Ramon Llull and Network Thinking

What is the Arts Magna? What was the reach of Ramon Llull’s logical-conceptual system? What language did it speak? What world could be created on that basis?

ENIAC was the first Turing-complete device, and performed ballistics trajectory calculations for the United States Army.

ENIAC was the first Turing-complete device, and performed ballistics trajectory calculations for the United States Army. Wikipedia. Public Domain.

What is Ars Magna? What was the reach of Ramon Llull’s logical-conceptual system? What language did it speak? What world could be created on that basis? What impact has it had on modern logical systems? What do Siegfried Zielinski and Peter Weibel mean when they say that the thought in network championed by Ramon Llull has had its influence in the conception of the new media?

The road that leads from Ramon Llull to Alan Turing is long, complicated and replete with projections conditioned by the world view of our own times. However, although not all Ramon Llull scholars see the philosopher as a precursor of computer science, many of them do tend to agree in considering Ars Magna—the work, finished in 1308, which Llull presented in several phases and simplified versions—as a mainstay of combinatorial reasoning and network thinking.

And some may ask, what is Ars Magna? At the material level it consisted of figures, some of them rotating discs, the “Llullian circle”, which could be made of, and cut out from paper and then used to develop a whole series of arguments in order to confirm or refute an original proposition. At the conceptual level, this was a logical system which, for the philosopher, had several purposes: understanding reality as a whole without leaving behind any element to situate in the complex maze of the world and thus being able to apprehend everything; overcoming the barriers of language in order to corroborate or rebut arguments put forth in the theological, scientific and humanistic debates of his times. With this logical method Ramon Llull also wished—and this is the theme of the opening debate—to keep on constructing complex sentences connecting concepts. But to what extent was that possible?

According to the Hellenist Raül Garrigasait, Ramon Llull knew that Art in itself could not generate any discourse, that the application of Art always requires a human imagination (and a literary imagination if the aim is to create literature). Art was a technique with which he could engage in logical-combinatory operations using concepts but this never enabled him to create complex dramatic situations. It leaves no space for implicit content, rhetorical figures, word-borne memory, and the complicity of mental universes in contact. In Art there is no place for the elements which make it possible to go beyond the letter and create symbolic spaces so that, with the help of the reader, the unexpected will occur. However excellent a method of formalisation and mechanisation may be, it will always need human imagination.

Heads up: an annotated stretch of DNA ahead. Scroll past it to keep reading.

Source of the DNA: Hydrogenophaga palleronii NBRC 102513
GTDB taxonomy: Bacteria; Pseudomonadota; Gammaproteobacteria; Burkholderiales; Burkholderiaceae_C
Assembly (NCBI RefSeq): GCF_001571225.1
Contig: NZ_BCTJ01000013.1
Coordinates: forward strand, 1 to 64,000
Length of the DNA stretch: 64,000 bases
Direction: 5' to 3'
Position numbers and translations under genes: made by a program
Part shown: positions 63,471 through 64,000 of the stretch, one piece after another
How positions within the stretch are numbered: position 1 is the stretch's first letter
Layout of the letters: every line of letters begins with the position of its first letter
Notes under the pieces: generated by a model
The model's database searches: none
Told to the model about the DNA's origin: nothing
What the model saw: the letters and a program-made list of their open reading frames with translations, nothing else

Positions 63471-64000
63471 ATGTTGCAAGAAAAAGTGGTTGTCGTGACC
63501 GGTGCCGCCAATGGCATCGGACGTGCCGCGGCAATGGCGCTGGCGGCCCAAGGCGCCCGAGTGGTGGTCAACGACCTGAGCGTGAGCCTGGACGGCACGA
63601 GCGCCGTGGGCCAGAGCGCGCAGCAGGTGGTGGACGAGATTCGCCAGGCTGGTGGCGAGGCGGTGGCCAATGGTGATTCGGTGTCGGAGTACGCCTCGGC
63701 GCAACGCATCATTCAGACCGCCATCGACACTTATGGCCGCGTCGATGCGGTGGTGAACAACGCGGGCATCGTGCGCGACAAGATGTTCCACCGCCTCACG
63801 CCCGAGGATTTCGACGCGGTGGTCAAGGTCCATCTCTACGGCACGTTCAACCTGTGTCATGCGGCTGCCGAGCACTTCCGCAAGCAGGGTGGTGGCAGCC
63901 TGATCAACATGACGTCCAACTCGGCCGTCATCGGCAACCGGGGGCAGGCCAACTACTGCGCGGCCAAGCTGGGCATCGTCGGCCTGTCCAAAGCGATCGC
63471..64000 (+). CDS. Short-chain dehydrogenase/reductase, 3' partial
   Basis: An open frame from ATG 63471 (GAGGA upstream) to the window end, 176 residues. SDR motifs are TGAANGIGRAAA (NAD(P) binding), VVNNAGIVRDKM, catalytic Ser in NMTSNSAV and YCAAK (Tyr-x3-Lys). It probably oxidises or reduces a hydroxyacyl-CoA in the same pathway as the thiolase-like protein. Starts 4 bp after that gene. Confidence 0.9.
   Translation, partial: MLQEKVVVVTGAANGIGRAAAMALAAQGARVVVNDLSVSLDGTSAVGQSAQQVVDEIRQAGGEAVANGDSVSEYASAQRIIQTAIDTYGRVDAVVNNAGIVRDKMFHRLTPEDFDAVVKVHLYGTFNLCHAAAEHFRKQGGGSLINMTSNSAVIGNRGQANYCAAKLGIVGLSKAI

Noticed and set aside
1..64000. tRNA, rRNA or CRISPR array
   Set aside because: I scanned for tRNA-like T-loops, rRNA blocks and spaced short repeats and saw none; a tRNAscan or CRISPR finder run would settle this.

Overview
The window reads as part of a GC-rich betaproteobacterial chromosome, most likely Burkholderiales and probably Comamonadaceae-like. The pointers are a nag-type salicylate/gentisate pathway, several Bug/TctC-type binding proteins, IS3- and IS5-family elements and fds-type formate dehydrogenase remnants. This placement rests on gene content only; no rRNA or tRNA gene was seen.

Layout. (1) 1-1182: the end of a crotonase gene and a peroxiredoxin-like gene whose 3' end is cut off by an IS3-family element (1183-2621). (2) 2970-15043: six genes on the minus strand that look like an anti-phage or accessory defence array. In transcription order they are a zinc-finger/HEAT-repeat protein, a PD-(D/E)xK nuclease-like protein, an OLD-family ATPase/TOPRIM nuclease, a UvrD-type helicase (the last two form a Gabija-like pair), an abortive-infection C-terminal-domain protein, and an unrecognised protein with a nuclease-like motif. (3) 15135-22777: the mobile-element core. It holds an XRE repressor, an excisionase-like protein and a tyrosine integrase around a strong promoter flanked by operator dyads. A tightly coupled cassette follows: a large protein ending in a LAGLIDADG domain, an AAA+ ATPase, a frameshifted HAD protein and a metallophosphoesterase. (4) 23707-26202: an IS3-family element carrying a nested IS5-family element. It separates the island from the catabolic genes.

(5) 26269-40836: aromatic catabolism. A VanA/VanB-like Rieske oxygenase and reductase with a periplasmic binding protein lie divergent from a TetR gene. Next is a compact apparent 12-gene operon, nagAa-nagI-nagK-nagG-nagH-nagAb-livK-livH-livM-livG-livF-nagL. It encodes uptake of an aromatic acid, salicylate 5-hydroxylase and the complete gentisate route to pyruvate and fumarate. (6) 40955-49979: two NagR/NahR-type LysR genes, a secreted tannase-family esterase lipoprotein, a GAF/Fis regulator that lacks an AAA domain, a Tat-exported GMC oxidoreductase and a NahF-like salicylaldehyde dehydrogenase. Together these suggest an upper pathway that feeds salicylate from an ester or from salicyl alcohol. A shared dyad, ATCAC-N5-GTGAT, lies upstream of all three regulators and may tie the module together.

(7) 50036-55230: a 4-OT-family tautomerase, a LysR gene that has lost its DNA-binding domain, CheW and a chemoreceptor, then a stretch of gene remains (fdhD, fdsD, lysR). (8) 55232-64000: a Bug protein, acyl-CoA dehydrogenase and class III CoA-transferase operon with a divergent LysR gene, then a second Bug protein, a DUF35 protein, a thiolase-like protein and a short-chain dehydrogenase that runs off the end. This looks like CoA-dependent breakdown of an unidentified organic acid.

The German media theorist Siegfried Zielinski highlights one aspect of Llull’s Art: he reminds us that, for Llull, there is a total connection between reality and the word; a correspondence between the structure of the world and thinking, which we must imagine as a kind of network through which we can move. According to Zielinski, who is greatly influenced by the vast bibliography of Amador Vega, Art has a characteristic that turns it into a unique method: the ability to capture, at the same time, the static features of reality and to project its dynamic aspects. This is why, he says, studying it and thinking about it gives us a multimedia sensation.

Peter Weibel, conceptual artist and chairman of the prestigious ZKM Center for Art and Media Karlsruhe, has also devoted studies to following the trail of Ars Magna in logical-mathematical systems which came after Llull. And he is in no doubt about it: Llull’s intuition—according to which ideas can be translated into formal language, and any formal language can be mechanised—is revolutionary. Hence, anticipating Alan Turing’s theory more than six centuries before it appeared, Llull became one of the founders of the algorithm and the digital revolution.

Bibliography

  • Garrigasait, Raül. “La màquina d’escriure” (The Writing Machine), published in the review El process, Nº 8.
  • Zielinski, Siegfried, “El lul·lisme, una actitud filosòfica (multimèdia) moderna”. Catàleg de l’exposició Ramon Llull, la màquina de pensar (publicacions CCCB).
  • Vega, Amador, Die Sinnlichkeit des Geistigen, die Geistigkeit des Sinnlichen und die metaphorische Sprachverwendung bei Ramon Llull (Doctoral thesis, Freiburg im Breisgau, 1992); Ramon Llull and the Secret of Life (Nova York, 2003).
  • Weibel, Peter. Ramon Llull and the Digital Revolutions, exhibition catalogue, “The Thinking Machine” (CCCB publications).

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Ramon Llull and Network Thinking